A picture in London’s National Gallery, which was once attributed to Delacroix, could be a “fake” painted by Sickert. Originally dated to 1830-50, it might have been created by Sickert in an audacious move to fool the curators.
Portrait of a Man is to go on show in “Close Examination: Fakes, Mistakes and Discoveries”, 30 June-12 September. Walter Sickert (1860-1942) donated the portrait to the Tate in November 1922 and in 1956 it was transferred to the National Gallery. In 1922 the painting was attributed to Eugène Delacroix (1798-1863) and the sitter was recorded as the French social reformer Victor Considérant (1808-93). However, the sketchy portrait bears little resemblance to Considérant, and although in Delacroix’s style, it was later downgraded as not by the master.
“Close Examination” curator Betsy Wieseman says although it might have been made by a French follower of Delacroix, “we might also consider whether the picture could have been done by Sickert himself, emulating the style of Delacroix”. If so, he could have painted it as “an exercise, to emulate the great French artist, or he might have done it to deceive”.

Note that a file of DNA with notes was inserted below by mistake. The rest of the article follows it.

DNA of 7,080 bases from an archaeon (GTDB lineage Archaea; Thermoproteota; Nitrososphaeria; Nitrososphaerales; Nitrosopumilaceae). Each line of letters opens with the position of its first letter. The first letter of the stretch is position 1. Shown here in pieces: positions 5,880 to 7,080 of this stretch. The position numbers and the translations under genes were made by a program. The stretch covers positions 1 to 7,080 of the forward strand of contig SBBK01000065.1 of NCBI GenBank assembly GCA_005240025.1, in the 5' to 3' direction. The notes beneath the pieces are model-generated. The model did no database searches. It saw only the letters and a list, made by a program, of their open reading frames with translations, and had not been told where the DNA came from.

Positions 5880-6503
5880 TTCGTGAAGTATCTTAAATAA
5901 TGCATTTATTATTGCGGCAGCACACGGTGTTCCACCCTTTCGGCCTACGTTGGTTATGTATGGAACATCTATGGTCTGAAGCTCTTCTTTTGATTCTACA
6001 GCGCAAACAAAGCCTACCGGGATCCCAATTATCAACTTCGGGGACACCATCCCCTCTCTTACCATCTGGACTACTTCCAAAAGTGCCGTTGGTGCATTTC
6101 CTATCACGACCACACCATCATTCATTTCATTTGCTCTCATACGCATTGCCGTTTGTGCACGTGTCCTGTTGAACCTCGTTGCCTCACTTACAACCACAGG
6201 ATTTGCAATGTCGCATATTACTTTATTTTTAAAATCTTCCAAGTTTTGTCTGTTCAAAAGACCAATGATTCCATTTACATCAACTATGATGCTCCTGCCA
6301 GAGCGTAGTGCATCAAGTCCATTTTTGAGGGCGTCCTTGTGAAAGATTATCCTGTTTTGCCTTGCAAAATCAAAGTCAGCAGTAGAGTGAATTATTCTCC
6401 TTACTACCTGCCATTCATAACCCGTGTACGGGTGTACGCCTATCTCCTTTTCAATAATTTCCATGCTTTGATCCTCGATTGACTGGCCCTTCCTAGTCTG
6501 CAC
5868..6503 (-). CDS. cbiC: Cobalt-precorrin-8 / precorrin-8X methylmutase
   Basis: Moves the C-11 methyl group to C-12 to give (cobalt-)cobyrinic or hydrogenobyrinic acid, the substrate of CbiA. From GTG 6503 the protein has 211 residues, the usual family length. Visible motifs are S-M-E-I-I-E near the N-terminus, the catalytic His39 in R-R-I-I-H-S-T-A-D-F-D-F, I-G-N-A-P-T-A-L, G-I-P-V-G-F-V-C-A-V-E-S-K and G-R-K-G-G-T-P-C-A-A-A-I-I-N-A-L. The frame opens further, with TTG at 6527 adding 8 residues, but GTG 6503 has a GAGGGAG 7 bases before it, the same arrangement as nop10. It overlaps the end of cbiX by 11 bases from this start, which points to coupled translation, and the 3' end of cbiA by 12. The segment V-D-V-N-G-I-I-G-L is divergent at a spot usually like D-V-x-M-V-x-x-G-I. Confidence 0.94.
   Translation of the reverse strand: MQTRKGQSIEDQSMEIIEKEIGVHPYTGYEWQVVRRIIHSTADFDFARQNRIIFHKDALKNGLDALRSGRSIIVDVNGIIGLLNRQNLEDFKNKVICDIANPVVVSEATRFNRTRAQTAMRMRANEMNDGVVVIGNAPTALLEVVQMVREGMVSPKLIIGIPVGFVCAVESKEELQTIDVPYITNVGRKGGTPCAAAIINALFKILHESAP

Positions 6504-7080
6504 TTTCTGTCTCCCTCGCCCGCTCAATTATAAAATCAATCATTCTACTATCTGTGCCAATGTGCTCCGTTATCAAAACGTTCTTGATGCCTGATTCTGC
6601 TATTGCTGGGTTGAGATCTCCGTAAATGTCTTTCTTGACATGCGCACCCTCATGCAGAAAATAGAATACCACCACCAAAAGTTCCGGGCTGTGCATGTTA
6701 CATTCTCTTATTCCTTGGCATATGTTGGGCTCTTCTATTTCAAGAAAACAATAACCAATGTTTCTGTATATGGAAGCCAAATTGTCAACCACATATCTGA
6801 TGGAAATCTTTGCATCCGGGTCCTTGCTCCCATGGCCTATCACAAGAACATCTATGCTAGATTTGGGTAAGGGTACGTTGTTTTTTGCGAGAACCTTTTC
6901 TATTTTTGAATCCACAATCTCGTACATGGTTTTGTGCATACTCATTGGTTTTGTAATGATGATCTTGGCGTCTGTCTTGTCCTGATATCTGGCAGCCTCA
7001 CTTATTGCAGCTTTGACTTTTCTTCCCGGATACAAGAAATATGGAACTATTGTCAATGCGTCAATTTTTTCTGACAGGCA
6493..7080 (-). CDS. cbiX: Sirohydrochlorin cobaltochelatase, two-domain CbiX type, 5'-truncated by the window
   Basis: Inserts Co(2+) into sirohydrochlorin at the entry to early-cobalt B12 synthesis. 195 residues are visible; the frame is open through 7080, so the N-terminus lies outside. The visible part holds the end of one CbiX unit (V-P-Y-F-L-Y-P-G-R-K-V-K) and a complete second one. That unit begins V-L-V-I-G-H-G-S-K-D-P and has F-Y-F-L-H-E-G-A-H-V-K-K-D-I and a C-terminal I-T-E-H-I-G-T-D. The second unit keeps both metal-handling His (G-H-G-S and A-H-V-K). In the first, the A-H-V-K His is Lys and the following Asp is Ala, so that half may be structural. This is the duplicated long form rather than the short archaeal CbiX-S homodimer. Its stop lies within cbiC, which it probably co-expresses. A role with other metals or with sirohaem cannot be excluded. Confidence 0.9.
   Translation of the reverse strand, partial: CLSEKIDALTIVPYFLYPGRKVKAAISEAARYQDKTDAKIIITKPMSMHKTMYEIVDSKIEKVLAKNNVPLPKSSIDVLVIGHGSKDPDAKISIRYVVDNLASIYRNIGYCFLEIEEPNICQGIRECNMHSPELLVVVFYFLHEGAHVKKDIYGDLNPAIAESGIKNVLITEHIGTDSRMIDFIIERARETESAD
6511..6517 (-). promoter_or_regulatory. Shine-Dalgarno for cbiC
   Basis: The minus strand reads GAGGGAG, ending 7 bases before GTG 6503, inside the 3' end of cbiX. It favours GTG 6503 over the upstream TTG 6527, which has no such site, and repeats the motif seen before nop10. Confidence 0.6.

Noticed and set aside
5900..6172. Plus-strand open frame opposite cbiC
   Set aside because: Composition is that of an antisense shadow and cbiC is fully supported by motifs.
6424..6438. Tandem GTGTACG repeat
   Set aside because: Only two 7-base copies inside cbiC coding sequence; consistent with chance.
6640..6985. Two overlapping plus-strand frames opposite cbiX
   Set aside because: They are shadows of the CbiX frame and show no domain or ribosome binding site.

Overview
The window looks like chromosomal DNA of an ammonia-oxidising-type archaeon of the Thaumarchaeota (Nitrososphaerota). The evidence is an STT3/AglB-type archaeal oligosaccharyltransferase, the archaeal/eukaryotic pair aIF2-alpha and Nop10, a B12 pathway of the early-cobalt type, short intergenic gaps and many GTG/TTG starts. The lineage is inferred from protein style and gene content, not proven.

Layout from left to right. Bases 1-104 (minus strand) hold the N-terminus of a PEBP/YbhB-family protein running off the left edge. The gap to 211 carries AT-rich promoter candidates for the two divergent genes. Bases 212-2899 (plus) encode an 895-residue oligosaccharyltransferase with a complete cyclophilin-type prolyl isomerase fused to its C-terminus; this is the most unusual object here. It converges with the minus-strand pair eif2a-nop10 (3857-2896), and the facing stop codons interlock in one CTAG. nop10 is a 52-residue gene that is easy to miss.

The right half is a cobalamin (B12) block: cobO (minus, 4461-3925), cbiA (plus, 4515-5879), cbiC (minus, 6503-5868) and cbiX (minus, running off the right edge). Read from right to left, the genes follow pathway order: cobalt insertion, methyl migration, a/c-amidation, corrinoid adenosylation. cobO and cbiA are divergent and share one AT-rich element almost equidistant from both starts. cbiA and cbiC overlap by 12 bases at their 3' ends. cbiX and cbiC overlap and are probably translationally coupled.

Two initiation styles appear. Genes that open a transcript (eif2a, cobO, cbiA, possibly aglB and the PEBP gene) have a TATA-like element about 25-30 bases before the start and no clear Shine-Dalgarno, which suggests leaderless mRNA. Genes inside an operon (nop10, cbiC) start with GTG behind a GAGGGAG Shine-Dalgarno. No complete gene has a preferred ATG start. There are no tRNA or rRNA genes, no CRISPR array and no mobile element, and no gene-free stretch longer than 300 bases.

Sickert was notoriously eccentric, particularly by the 1920s, and his behaviour was unpredictable. However, Sickert specialist Wendy Baron doubts he would have painted a purported Delacroix, and assuming that he bought it as by the master, she blames “dodgy connoisseurship”. She also points out that Sickert mentions the “Delacroix” in a 1906 letter, and he seems to have acquired it in Paris.
Originally appeared in The Art Newspaper as: "fake Delacroix” could be by Sickert